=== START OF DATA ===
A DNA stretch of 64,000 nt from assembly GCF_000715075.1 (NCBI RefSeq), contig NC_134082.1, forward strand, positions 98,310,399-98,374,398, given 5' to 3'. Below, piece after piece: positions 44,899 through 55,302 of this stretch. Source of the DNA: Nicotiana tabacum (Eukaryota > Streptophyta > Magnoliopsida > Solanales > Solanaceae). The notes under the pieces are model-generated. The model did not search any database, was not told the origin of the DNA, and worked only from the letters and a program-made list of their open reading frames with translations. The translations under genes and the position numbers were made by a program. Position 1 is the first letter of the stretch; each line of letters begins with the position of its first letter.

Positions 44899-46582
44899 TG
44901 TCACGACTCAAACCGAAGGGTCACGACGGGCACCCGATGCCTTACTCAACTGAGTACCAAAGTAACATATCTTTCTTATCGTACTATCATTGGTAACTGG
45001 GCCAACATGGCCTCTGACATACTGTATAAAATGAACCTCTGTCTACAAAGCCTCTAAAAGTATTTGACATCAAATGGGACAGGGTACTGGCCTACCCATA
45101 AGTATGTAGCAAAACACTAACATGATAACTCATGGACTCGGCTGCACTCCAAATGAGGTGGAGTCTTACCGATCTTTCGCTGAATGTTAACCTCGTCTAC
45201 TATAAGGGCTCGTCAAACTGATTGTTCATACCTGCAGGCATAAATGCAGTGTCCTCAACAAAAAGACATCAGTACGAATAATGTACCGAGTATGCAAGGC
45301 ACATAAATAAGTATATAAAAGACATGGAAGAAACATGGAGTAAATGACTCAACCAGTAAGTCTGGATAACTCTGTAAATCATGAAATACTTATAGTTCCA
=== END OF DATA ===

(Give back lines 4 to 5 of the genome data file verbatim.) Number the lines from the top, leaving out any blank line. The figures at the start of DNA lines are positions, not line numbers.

44901 TCACGACTCAAACCGAAGGGTCACGACGGGCACCCGATGCCTTACTCAACTGAGTACCAAAGTAACATATCTTTCTTATCGTACTATCATTGGTAACTGG
45001 GCCAACATGGCCTCTGACATACTGTATAAAATGAACCTCTGTCTACAAAGCCTCTAAAAGTATTTGACATCAAATGGGACAGGGTACTGGCCTACCCATA